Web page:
III. On the basis of the foregoing, the Respondent hereby:

A. Admits the jurisdiction of the Commission over it and over the matters set forth in the Order Instituting Cease-and-Desist Proceedings Pursuant to Section 8A of the Securities Act of 1933, Making Findings, and Imposing a Cease-and-Desist Order ("Order").

B. Solely for the purpose of these proceedings and any other proceedings brought by or on behalf of the Commission or in which the Commission is a party, prior to a hearing pursuant to the Commission's Rules of Practice, 17 C.F.R. § 201.100 et seq., and without admitting or denying the findings contained in that Order, except as to the Commission's jurisdiction over Prosper and the subject matter of these proceedings, which are admitted, Prosper consents to the entry of an Order by the Commission containing the following findings:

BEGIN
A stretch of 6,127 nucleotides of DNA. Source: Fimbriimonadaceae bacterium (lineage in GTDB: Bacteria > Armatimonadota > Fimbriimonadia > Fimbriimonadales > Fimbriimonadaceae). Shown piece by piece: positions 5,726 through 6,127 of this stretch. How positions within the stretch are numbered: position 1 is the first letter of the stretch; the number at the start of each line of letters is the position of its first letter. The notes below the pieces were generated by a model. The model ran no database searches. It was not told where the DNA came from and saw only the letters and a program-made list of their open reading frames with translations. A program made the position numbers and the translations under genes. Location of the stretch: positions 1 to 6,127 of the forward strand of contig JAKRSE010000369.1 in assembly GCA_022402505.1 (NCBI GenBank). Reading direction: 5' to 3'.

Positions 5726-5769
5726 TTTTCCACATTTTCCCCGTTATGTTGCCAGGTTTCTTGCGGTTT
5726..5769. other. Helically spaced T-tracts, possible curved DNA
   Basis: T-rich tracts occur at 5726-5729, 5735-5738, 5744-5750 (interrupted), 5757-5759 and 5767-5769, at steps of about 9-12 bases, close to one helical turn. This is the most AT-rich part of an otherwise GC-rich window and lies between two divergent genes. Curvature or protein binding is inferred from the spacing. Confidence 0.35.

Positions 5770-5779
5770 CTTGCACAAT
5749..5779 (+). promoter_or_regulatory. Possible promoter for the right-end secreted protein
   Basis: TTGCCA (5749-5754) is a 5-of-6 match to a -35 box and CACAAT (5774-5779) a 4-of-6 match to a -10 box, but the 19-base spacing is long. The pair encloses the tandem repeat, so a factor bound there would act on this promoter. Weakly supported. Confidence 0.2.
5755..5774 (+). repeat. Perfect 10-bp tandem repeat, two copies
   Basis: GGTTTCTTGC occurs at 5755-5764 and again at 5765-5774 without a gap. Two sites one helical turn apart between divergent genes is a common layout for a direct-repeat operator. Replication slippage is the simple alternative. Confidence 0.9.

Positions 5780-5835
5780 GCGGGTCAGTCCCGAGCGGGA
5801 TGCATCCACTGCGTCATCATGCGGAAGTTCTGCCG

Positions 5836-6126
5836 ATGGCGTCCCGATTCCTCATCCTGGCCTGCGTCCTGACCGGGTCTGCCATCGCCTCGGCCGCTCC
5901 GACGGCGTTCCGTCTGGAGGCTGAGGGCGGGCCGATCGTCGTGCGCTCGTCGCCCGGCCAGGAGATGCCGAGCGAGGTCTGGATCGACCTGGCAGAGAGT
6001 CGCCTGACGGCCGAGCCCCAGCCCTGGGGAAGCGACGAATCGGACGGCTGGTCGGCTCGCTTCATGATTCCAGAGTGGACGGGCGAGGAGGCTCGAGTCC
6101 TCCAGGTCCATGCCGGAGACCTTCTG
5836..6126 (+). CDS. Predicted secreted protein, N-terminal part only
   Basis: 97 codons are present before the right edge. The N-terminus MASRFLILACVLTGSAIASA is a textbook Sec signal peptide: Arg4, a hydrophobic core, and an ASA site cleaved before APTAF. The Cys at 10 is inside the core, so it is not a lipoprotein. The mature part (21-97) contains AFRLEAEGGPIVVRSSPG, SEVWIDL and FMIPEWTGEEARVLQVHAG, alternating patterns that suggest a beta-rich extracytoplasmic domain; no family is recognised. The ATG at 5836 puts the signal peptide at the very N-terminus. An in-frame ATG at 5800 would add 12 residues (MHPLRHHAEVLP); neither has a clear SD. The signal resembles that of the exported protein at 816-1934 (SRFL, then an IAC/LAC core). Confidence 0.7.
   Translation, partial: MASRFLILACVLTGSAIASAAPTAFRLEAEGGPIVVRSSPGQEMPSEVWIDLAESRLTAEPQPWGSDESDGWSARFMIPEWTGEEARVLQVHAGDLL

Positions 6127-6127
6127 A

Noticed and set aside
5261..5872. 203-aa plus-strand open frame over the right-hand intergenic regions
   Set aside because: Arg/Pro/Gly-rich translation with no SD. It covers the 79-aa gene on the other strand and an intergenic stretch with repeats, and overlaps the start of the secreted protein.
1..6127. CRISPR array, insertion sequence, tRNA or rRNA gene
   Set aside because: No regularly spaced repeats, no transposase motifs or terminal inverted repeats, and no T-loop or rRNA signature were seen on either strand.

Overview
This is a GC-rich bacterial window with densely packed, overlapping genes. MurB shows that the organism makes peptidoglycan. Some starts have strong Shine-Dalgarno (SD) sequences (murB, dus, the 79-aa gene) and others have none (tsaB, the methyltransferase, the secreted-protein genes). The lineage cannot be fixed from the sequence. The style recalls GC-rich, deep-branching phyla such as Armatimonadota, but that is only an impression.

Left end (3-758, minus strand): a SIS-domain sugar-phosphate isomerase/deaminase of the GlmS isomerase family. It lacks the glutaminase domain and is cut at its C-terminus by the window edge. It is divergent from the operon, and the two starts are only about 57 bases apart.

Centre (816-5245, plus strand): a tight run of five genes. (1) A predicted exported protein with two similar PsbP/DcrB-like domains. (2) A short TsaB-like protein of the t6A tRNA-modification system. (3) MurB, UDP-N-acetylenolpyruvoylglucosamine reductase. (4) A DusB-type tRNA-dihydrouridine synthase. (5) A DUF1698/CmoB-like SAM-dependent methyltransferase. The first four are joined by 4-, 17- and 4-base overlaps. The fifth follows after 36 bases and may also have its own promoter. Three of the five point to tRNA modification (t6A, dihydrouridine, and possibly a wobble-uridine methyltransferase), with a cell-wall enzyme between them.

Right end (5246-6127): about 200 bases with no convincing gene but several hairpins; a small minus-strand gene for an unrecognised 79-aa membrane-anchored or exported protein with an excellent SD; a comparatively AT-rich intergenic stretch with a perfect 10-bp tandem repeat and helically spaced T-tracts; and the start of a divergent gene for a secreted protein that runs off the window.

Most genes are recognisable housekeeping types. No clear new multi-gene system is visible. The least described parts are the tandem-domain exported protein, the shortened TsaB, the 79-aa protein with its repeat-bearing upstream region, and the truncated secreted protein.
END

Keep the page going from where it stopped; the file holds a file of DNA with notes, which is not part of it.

1. that Prosper violated Sections 5(a) and (c) of the Securities Act; and

2. ordering that, pursuant to Section 8A of the Securities Act, Prosper cease and desist from committing or causing any violations of, and committing or causing any future violations of, Sections 5(a) and (c) of the Securities Act.

IV. By submitting this Offer, Respondent hereby acknowledges its waiver of those rights specified in Rules 240(c)(4) and (5) [17 C.F.R. § 240(c)(4) and (5)] of the Commission's Rules of Practice. respondent also hereby waives service of the Order.